Kids aren't into history these days. Too many old guys. Too many dead guys. Wars and issues and causes that chip your nails and get in the way of updating your
page. Stuff that happened long ago, like, waaaay back in the last century.
Pity. It's like that NEA study in which kids rated
a more influential historical figure than
. Or was it an MTV study? I get them confused. NEA, MTV — same difference.
Anyway, it was a remarkable sports weekend made all the more noteworthy with some historical context and reference material by your side.
Tennis, golf, cars, hockey and baseball, both near and far.
Start with baseball. Menchville and Poquoson both won rain-delayed high school state titles Sunday, while the
won at Ole Miss to advance to its first College World Series.
The Peninsula District regularly produces state track and football champs, even the occasional basketball title, but never had won a baseball championship. Sometimes it was talent, sometimes fate or luck that stopped PD teams short.
However, the Monarchs overcame all manner of forces inside and outside their control within the past week and validated the hype that accompanied them all season.
Poquoson, meanwhile, won its second Group AA title, a bookend to the school's 2001 championship. One of the Bay Rivers District's smaller schools, the Islanders gave the district its third state baseball crown.
Virginia continued an amazing run to achieve the program's first appearance in Omaha, Neb., and college baseball's showcase event.
The Cavaliers have won nine of 10 postseason games, all on the road and against top-shelf competition. They have allowed a paltry 10 runs in the past 57 innings — 63 if you count six shutout innings versus
to close out the ACC tournament championship game.
grew up in Council Bluffs, Iowa, just across the Missouri River from Omaha, and a 10-minute drive to Rosenblatt Stadium. He began attending CWS games at age 4 with his dad and brothers, and he later pitched for Creighton in the Series.
"It was the thing to do in the Omaha area at that time of year," O'Connor said Monday, "especially if you were a baseball player. This is why I believe it's the greatest sporting event in college athletics, because the entire city of Omaha wraps their arms around this two-week event. The hospitality and everything that goes along with this World Series is something that, when people get to witness it for the first time, they've never seen before."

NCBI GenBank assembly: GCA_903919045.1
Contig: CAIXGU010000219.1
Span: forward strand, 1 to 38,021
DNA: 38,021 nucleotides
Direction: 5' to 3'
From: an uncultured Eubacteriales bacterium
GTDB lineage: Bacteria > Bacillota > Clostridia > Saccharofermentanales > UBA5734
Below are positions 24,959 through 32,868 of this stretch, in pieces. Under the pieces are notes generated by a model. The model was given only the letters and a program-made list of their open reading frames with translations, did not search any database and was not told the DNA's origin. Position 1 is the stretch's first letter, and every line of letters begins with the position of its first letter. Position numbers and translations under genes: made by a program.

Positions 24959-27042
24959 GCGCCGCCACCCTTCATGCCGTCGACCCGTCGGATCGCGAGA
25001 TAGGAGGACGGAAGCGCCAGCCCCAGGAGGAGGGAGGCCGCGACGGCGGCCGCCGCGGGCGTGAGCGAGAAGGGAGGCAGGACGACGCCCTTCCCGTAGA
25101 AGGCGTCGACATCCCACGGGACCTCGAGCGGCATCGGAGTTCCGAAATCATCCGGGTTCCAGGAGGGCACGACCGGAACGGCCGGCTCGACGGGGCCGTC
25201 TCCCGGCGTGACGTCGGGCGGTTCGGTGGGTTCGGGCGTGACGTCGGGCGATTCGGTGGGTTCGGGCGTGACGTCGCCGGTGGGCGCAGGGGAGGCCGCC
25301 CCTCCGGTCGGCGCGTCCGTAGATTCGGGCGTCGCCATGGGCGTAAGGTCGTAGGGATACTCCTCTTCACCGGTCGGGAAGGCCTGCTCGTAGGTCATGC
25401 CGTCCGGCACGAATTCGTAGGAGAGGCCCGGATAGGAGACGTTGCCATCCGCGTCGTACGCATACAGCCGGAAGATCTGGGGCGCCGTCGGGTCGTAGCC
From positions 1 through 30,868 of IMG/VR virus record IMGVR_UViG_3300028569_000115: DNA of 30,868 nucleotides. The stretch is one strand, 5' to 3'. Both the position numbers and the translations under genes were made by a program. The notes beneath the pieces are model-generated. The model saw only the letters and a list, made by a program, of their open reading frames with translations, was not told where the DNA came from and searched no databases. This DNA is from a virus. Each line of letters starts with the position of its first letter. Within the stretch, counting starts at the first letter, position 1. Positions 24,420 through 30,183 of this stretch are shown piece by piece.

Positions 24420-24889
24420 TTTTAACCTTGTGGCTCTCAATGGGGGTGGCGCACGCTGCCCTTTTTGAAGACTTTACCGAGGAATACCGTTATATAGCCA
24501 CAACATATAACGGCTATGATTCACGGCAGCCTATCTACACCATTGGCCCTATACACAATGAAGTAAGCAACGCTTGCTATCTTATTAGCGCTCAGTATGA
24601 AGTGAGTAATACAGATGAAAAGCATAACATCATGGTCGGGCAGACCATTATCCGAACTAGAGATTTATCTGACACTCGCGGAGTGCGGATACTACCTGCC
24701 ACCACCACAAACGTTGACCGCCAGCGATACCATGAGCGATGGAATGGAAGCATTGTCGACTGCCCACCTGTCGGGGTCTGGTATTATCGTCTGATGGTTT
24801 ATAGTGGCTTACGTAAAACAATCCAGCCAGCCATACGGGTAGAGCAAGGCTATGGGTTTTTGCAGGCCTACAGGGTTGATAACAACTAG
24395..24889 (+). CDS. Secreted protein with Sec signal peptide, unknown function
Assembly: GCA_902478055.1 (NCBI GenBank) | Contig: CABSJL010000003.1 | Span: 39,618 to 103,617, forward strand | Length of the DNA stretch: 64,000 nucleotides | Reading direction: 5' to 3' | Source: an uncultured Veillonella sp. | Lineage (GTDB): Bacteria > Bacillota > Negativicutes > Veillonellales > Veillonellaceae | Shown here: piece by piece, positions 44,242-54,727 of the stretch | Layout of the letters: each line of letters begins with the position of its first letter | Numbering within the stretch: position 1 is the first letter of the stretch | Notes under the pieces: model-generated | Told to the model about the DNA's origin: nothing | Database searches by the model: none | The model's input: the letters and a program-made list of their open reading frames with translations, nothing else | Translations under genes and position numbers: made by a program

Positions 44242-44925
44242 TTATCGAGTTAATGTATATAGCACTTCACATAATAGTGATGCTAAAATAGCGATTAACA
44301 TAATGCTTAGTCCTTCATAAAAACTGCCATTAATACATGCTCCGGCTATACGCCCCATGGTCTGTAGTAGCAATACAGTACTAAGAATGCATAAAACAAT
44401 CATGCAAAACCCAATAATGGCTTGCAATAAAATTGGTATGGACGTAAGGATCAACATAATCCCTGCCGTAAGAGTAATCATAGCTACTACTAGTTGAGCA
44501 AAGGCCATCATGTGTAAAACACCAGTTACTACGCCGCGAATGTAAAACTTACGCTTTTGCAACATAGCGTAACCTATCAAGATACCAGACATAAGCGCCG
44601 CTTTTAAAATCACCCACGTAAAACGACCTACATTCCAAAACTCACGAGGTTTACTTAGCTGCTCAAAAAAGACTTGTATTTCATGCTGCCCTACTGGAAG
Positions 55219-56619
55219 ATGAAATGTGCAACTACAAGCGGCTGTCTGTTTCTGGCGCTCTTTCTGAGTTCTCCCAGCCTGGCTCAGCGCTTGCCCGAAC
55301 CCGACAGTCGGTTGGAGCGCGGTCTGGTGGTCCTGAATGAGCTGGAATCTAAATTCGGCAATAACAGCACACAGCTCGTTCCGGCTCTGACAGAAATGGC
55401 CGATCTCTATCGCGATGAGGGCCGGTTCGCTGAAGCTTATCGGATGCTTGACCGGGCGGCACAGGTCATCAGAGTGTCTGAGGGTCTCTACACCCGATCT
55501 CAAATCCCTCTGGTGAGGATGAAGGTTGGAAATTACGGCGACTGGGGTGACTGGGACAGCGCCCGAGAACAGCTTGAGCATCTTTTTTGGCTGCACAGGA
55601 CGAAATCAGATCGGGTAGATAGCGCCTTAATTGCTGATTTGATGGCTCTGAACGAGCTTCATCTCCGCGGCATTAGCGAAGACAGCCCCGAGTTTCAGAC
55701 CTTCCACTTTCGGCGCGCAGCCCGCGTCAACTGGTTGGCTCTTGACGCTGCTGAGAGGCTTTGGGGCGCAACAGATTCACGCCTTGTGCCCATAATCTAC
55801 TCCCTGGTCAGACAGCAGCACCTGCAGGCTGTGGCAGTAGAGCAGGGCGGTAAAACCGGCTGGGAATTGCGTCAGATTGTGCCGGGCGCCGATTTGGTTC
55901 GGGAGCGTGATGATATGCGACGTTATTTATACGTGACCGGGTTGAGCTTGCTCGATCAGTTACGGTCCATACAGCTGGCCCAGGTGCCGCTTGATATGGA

You might say the same thing about witnessing
. Prepping to defend his U.S. Open title, he came from four shots back to win The Memorial with a 7-under 65 Sunday that was two shots better than the field for the day and one of only eight rounds in the 60s that the course yielded all day.
El Tigre didn't miss a fairway Sunday (he missed only five the entire tournament), the first time he hit every fairway in a round since 2003 at Bay Hill.
While Woods prepares to chase his 15th major title, his compadre-in-excellence
won the one major in tennis that had eluded him — the French Open — and in the process completed the career grand slam and tied
for the most major championships (14).
Fuss, if you like, that Federer didn't have to face his nemesis, Rafael Nadal. But he beat the man who beat Nadal and, in the process, shook off a freaky, potentially
sort of moment (don't you hate it when Mr. History causes you to
stuff?) when some wack job jumped out of the stands during the final and tried to put a red something-or-other on his head.
Perhaps the most graceless moment of Federer's 14th major came afterward when TV head
(talk about your historic figures!) asked him if the rivalry with Nadal had elevated his game, as rivalries have done for other great champions.
Federer, whose grace on and off the court usually is unmatched, replied that he thought his own game had elevated opponents more than the other way around. Though we might prefer a bit more humility, when a man reinserts himself at the top of the discussion of the best ever, maybe he deserves a pass.
Speaking of passes, how about
becoming the first NASCAR owner-driver to win a Sprint Cup/Nextel Cup/Winston Cup/Dixie Cup race since 1998, when Ricky Rudd did so at Martinsville? With his backup car, no less?
Stewart is the first owner-driver to lead the points race since the late Alan Kulwicki in 1992. Kulwicki won the title that year, and "Smoke," in his first year as owner of Stewart-Haas Racing, appears a legitimate threat to win the Big Cell Phone.
All of that overshadowed, at least in these parts, the
sitting on the verge of becoming the first repeat Stanley Cup champs since they did so in 1997-98. And the Los Angeles Kobes going up 2-0 in the
Finals. And jockey Calvin Borel coming up short in his quest for the first two-legged
on different horses.
So much history. But don't worry. No quizzes. Absorb at your leisure.